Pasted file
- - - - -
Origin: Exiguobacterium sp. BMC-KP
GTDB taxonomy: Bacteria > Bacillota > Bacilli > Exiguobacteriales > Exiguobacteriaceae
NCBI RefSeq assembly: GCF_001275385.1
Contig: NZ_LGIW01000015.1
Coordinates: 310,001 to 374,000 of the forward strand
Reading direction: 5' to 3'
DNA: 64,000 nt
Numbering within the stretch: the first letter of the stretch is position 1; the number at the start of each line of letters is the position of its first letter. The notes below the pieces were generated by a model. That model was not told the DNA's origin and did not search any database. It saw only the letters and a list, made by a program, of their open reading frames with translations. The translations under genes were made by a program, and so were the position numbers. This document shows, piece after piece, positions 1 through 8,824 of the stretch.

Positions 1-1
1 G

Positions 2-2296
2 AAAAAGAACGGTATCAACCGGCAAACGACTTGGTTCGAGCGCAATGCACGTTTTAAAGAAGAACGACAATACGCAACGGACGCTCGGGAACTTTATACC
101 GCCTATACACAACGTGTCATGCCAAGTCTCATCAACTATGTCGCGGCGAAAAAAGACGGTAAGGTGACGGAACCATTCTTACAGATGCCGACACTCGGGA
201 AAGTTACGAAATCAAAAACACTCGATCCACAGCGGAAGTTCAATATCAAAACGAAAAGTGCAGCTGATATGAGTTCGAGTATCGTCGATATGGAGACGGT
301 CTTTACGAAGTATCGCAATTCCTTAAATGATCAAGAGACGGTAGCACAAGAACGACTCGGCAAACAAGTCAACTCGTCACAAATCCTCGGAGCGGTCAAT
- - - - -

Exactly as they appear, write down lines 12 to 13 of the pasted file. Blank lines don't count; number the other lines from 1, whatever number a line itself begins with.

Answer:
2 AAAAAGAACGGTATCAACCGGCAAACGACTTGGTTCGAGCGCAATGCACGTTTTAAAGAAGAACGACAATACGCAACGGACGCTCGGGAACTTTATACC
101 GCCTATACACAACGTGTCATGCCAAGTCTCATCAACTATGTCGCGGCGAAAAAAGACGGTAAGGTGACGGAACCATTCTTACAGATGCCGACACTCGGGA